Residents of the Gravesend section of Brooklyn recall that this vacant piece of prime corner property was the site of a yeshiva groundbreaking about a decade ago. According to a prominent community member and esteemed philanthropist who spoke to the Jewish Voice on the condition of anonymity, he recalled the event with clarity. “About ten years ago, the corner of Avenue T and Coney Island Avenue was the site of a groundbreaking ceremony. A yeshiva known as TAB was to be erected on this empty lot, but due to financial difficulties, the property had to be sold to someone else.”
The community member added, “This corner property would be an ideal site in which to build an apartment building that would provide affordable housing to young Jewish couples who have just recently gotten married and who wish to live in their beloved community; close to their cherished families and lifelong friends.”
Safety concerns remain paramount for community members as they point to the fact that the vacant property is only a stone’s throw away from the Bet Yaakov Ateret Torah yeshiva for girls that is located on Coney Island Avenue between Avenues R and S, Yeshiva Darchei Emunah for boys on Coney Island Ave, near Avenue W well as being located only a few feet from three synagogues on Coney Island Avenue, near the corner of Avenue T. The site is also in dangerously close proximity to the future home of the synagogue that will be built for the congregation of Rabbi Eli Mansour, that is now located on Avenue R and ocean Parkway as well as being near the iconic Shaarei Zion synagogue and the Sephardic Community Center, both of which are located on Ocean Parkway.
“The truth is, this vacant property is literally enveloped by yeshivas and synagogues, and to even consider placing a hotel for the city’s homeless population right in the heart of this community is beyond ludicrous. It is analogous to trying to build a homeless facility directly on Fifth Avenue in Manhattan near Central Park or even attempting to construct a similar structure for the homeless right in the middle of the Borough Park section of Brooklyn that is densely populated with yeshivas, schools, synagogues and other community oriented institutions, “ said the community member.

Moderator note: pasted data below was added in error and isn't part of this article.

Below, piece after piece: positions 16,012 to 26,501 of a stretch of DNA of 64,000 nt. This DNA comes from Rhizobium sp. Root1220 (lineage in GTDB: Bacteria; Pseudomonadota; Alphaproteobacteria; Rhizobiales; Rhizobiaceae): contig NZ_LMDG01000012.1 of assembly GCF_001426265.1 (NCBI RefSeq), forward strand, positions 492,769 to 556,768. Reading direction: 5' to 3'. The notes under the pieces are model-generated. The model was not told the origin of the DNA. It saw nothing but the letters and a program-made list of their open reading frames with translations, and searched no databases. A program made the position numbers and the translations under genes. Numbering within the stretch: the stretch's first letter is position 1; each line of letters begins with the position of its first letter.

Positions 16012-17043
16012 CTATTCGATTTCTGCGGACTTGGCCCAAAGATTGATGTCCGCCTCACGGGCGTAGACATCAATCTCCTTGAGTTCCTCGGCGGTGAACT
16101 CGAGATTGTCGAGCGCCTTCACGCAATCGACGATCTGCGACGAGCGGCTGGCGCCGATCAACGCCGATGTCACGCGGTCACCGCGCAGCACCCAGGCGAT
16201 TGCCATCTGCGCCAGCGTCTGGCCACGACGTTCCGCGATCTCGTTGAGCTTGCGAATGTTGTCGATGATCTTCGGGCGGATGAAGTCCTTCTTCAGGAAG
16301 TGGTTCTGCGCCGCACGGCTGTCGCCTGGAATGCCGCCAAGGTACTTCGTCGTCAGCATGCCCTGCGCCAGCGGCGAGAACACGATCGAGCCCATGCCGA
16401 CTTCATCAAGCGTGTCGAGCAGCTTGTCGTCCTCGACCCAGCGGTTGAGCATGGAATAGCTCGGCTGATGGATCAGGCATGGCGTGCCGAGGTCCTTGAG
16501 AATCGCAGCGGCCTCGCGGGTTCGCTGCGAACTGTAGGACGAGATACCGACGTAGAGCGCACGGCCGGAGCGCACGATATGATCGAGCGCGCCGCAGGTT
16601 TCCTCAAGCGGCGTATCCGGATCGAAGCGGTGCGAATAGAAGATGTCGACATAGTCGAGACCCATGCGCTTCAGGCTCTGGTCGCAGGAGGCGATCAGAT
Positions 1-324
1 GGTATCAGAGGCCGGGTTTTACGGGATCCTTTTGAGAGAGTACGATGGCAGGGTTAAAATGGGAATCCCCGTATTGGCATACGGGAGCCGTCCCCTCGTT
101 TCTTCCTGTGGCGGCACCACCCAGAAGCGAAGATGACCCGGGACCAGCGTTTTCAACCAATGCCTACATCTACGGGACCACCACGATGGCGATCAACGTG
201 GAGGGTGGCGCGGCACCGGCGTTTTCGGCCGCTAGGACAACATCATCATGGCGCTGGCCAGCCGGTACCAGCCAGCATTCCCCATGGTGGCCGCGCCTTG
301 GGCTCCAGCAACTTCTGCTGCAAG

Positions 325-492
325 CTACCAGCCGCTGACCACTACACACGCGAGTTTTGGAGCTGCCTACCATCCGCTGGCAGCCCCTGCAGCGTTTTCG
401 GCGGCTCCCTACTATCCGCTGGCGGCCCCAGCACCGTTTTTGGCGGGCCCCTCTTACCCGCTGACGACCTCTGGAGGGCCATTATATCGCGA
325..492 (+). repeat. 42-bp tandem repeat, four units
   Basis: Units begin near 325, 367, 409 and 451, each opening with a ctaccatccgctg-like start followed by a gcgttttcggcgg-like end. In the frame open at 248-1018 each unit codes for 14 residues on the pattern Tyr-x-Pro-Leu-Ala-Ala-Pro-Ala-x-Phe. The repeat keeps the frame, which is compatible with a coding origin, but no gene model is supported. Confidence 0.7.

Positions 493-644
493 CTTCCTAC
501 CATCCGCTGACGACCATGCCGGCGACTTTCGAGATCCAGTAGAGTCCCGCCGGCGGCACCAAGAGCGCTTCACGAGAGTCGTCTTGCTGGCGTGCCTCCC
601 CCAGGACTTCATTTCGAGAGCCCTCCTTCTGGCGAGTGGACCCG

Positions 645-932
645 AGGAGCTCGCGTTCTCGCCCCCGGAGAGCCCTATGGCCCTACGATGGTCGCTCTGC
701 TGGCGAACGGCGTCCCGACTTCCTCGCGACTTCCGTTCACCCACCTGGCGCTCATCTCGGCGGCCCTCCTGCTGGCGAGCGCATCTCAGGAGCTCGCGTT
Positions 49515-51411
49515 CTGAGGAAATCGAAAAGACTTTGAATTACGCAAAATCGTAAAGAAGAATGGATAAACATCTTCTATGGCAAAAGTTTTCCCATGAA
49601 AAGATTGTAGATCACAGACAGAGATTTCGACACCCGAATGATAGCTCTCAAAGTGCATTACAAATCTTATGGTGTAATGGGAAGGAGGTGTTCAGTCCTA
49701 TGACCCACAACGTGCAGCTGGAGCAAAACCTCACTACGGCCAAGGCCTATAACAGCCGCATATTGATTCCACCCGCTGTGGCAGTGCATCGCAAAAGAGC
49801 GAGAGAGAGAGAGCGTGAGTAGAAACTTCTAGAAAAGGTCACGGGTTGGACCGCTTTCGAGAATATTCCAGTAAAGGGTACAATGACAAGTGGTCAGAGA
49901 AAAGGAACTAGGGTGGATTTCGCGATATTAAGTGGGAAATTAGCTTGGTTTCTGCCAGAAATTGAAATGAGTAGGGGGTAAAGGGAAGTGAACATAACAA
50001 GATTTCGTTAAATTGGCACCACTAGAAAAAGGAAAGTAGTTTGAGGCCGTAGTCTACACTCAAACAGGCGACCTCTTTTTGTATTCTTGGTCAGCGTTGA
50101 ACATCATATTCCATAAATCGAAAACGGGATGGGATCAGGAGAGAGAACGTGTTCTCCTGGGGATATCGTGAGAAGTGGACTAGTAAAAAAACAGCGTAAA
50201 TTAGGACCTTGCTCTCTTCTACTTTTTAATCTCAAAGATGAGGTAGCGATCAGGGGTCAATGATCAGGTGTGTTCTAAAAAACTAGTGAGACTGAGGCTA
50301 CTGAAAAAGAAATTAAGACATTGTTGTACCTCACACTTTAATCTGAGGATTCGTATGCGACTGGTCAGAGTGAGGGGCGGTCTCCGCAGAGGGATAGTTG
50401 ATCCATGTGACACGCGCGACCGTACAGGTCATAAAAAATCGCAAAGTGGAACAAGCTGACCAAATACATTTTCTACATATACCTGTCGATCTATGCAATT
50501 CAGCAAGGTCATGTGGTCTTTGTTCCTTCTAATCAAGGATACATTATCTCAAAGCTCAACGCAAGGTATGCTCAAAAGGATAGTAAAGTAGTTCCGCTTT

According to the previously referenced web site, the current owner of the property is Nehalkumar Gandhi, a New Jersey developer, who has spent a number of years specializing in purchasing vacant lots or dilapidated buildings in predominantly minority neighborhoods of Brooklyn and Queens and has transforming them into hotels that are used as homeless shelters.
An August 2019 report in the Wall Street Journal indicated that New York City Mayor Bill DeBlasio has vowed to significantly reduce the city’s homeless population by 2022 and “has a mandate to spread shelters across neighborhoods in all boroughs, a response to criticism that shelters have been typically concentrated in the poorer areas of the city. Since 2014, spending on shelters has nearly doubled to $1.9 billion, according to New York City Comptroller’s office. Overall, the city spends about $3 billion on homelessness annually.”